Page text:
Three different conceptual and theoretical issues are at stake in this research program:
- What is an inhabitant in a given place ? The inhabitated space is approached through an adequate measure of the density of population. In order to measure density of inhabitants we need to overcome one of the problems of classical census data in a society of mobile individuals: they give information on mere residential density. More than ever, an inhabitant of a city is not only a dweller nor an employee, but also a consumer, a tourist, a stroller, a congress attendant, a student, and so on. The notion of "density" needs to be explored, in order to be used as in a comprehensive approach of density, by measuring not 'bodies' but different spatial roles a given individual can play successively. The hypothesis tested here is thus the possibility of constructing a synthetic indicator of density, theoretically more consistent than the classical density conceptualisation. It allows implementation in cartogram representations. [module 1]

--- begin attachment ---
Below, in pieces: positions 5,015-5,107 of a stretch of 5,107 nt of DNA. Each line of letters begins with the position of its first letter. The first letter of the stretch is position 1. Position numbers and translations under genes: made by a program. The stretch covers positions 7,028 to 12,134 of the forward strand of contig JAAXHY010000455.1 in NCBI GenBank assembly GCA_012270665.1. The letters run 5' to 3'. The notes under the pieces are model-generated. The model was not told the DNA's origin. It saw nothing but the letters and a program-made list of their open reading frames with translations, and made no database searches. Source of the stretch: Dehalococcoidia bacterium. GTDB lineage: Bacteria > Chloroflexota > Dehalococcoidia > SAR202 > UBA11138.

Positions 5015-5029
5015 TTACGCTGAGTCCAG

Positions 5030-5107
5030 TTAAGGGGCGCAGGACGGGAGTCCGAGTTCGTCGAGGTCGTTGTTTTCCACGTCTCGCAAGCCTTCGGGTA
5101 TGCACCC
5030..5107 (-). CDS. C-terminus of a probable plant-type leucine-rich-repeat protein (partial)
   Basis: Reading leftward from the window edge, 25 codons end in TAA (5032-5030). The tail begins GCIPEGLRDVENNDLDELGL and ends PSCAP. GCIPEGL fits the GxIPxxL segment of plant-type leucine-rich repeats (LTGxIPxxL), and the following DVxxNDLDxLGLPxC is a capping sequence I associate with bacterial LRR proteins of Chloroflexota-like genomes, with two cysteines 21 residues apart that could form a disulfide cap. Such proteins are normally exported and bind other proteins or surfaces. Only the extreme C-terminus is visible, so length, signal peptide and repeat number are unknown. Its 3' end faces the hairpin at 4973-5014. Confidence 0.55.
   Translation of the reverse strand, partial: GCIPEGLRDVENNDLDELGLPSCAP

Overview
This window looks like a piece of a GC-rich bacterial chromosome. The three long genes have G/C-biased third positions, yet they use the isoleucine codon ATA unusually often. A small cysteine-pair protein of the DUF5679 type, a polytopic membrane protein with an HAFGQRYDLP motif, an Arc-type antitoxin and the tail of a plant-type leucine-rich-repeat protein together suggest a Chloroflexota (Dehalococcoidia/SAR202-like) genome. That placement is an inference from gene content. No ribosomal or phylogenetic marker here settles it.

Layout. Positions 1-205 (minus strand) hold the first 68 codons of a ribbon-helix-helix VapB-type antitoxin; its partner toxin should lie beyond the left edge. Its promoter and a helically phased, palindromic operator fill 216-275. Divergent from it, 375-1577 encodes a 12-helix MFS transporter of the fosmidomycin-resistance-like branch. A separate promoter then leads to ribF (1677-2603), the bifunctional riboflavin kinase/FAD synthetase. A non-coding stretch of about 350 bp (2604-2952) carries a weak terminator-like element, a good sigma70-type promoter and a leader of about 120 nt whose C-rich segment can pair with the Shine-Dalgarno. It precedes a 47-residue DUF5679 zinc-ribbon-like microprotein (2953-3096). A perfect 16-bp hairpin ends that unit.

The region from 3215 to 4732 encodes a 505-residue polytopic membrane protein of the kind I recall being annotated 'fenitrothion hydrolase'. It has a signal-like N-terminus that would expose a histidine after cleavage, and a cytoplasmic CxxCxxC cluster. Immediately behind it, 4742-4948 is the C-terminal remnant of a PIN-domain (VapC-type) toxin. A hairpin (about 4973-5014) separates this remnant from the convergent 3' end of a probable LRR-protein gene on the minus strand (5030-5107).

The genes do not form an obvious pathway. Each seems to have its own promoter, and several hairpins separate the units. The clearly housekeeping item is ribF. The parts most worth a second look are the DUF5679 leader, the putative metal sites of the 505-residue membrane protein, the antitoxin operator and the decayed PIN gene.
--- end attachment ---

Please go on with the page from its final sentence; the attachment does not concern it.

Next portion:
- How to represent cartographically the contemporary inhabitated space ? The choice of the cartographical representation is crucial. It guides the interpretation of the processes of urbanisation in terms of sustainable development. Here, the cartogram principle (non-Euclidean anamorphoses of the background based on a given series of data) will be used to design a general, versatile software supposed to be implemented in any geographical situation. [module 2]
- How to model the human acting with the city ? The basic idea is to open up the 'black box' of actors' strategic perspectives in order to model urban dynamics. The hypothesis is that of a small number of consistent ideal-types of individual strategic schemes whose concrete choices in terms of location and mobility will modify urban areas. This means that economic and political factors that compose the context of individual decisions must be taken into account, but precisely as a context. The theoretical basis is that of an actor-centred perspective, in which the various alternatives explored by the model should distinctly encompass, on the one hand, the different possible configurations of this societal context and, on the other hand, the diversity of individual attitudes and responses. Indeed, context changes affect the inputs of the actors' decisions but not directly. These external inputs are always filtered and interpreted inside one of the actors' ideal-typical strategic schemes.